Using advanced tools > About creating runtime solutions

About creating runtime solutions

Note  This topic describes features that are available when the Use advanced tools general preference is selected. See Using advanced tools.

You can bind FileMaker database files into runtime solutions, which are solutions that do not require FileMaker Pro Advanced in order to be used on a computer. You can also create runtime solutions in Kiosk mode.

Before you begin to build your database solution, you need to decide how users will interact with it. Your database solution might have any of the following components:

a primary database file that connects all of the auxiliary files

scripts and buttons to open auxiliary files, return to the primary file, display a splash screen layout at startup, or quit a runtime application

common elements and a consistent appearance for cross-platform solutions

tooltips and custom menus

an About layout to introduce your solution

a custom Help system that provides usage tips for your solution

multiple privilege sets that can specify levels of access to layouts, menus, specific tables, record, fields, and so on

password-protected accounts assigned to privilege sets that determine the level of access of account users

Advanced tools are stripped from runtime applications. None of the commands on the File menu > Manage submenu are available in the runtime application. Runtime applications cannot be shared over a network and do not include the ability to Save/Send Records as PDF files. ODBC import, the Execute SQL script step, and using ODBC data sources in the relationships graph are not supported in runtime application. See Differences between the runtime application and FileMaker Pro Advanced.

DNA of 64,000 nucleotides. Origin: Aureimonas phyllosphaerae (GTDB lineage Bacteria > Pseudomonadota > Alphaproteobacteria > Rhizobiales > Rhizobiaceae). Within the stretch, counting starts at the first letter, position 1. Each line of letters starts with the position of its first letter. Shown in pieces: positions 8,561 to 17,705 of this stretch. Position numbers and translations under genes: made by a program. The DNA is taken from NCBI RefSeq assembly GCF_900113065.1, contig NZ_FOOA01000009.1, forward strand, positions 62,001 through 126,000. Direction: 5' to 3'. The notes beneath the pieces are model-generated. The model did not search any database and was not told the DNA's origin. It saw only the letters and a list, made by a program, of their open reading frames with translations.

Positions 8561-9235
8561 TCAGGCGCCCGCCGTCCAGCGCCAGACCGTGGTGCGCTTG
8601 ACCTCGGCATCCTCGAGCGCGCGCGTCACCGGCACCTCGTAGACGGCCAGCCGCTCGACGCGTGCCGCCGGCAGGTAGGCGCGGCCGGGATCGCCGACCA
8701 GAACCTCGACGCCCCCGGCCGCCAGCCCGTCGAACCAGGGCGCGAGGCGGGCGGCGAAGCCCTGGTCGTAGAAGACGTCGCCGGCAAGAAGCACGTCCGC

A runtime database can, however, be opened in FileMaker Pro Advanced. The full functionality of these applications will be enabled, except if full access privileges have been removed. See Removing Admin access to databases.

You may need to bind your database files several times before you prepare them for delivery to your users. When you have completed development and the final version is bound and ready to distribute, you should thoroughly test your runtime solution to ensure that it behaves as expected. See Preparing files for a runtime solution.


If you’re creating a solution that will have versions for Windows and macOS, test the different versions of the solution on their respective platforms.

If you have used multiple files instead of multiple tables in a single file, all files for your solution should be in the same folder before being bound into a runtime solution. If it is not practical to keep all files in one folder, be sure to include a data source reference to each file that is just the filename.

Make sure to specify every file that’s related to the database solution, so that if you modify filenames all data sources will be updated.

If you have used multiple database files, decide which file will be the primary file that users open first. The primary file stores the custom settings. Use this file for navigation buttons or scripts to other auxiliary files, an About layout, a custom Help layout or file, and to quit the application. See Starting runtime solutions.

Create scripts and buttons for users to navigate from the primary file to auxiliary files and layouts in the solution.

If you distribute databases as runtime solutions that require specific plug-in versions, place plug-ins in the runtime folder created when you bind the solutions.

Charts are not supported in runtime solutions.

Create documentation about your database solution. See Documenting developer solutions.

Although the Developer Utilities use a copy of a file instead of the original, it’s always a good idea to make a backup copy of your original files before beginning.

Related topics 

Displaying databases in Kiosk mode